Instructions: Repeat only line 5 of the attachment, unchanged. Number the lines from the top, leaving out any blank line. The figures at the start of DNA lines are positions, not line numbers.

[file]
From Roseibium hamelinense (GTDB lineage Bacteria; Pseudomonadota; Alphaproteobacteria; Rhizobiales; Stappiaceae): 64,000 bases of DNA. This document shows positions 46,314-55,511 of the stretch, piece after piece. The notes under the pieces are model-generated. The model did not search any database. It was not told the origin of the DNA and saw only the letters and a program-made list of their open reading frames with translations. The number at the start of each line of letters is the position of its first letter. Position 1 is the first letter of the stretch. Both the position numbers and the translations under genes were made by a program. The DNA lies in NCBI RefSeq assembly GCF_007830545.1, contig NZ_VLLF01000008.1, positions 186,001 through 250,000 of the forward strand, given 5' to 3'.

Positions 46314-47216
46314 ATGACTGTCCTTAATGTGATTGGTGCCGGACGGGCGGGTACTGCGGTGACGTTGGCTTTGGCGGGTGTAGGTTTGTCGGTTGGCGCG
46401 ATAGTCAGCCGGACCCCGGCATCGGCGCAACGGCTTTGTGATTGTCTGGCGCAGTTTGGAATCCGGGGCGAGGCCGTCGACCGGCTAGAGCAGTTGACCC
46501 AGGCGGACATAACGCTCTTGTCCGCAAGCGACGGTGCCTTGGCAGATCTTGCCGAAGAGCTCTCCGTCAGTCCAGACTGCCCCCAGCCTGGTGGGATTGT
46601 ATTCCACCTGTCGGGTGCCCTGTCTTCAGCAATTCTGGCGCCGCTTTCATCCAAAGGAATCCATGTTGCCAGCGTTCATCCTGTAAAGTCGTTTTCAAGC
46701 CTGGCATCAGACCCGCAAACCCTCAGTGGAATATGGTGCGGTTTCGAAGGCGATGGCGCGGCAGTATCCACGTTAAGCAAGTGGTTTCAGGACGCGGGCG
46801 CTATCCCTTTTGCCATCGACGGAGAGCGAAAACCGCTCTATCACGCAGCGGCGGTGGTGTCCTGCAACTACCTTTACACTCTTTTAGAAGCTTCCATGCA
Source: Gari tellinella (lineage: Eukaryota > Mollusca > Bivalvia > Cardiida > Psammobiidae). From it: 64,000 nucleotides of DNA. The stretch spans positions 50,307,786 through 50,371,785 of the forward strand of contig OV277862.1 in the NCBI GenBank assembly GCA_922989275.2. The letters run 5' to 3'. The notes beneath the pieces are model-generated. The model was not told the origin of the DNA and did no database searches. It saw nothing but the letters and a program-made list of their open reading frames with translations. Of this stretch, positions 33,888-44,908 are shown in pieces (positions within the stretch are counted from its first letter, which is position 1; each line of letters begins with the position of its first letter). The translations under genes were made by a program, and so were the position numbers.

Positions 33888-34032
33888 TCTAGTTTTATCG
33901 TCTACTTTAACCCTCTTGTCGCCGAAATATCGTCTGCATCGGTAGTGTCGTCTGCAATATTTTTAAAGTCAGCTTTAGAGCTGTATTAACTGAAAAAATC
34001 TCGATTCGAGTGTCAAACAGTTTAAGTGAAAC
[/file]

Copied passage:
46501 AGGCGGACATAACGCTCTTGTCCGCAAGCGACGGTGCCTTGGCAGATCTTGCCGAAGAGCTCTCCGTCAGTCCAGACTGCCCCCAGCCTGGTGGGATTGT